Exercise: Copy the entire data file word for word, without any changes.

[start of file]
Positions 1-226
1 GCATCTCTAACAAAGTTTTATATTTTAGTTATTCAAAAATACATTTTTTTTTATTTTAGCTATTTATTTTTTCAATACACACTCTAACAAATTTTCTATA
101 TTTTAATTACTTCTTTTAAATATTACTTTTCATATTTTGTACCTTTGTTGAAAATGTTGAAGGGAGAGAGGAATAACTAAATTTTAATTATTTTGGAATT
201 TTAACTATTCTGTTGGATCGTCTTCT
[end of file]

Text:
Positions 1-226
1 GCATCTCTAACAAAGTTTTATATTTTAGTTATTCAAAAATACATTTTTTTTTATTTTAGCTATTTATTTTTTCAATACACACTCTAACAAATTTTCTATA
101 TTTTAATTACTTCTTTTAAATATTACTTTTCATATTTTGTACCTTTGTTGAAAATGTTGAAGGGAGAGAGGAATAACTAAATTTTAATTATTTTGGAATT
201 TTAACTATTCTGTTGGATCGTCTTCT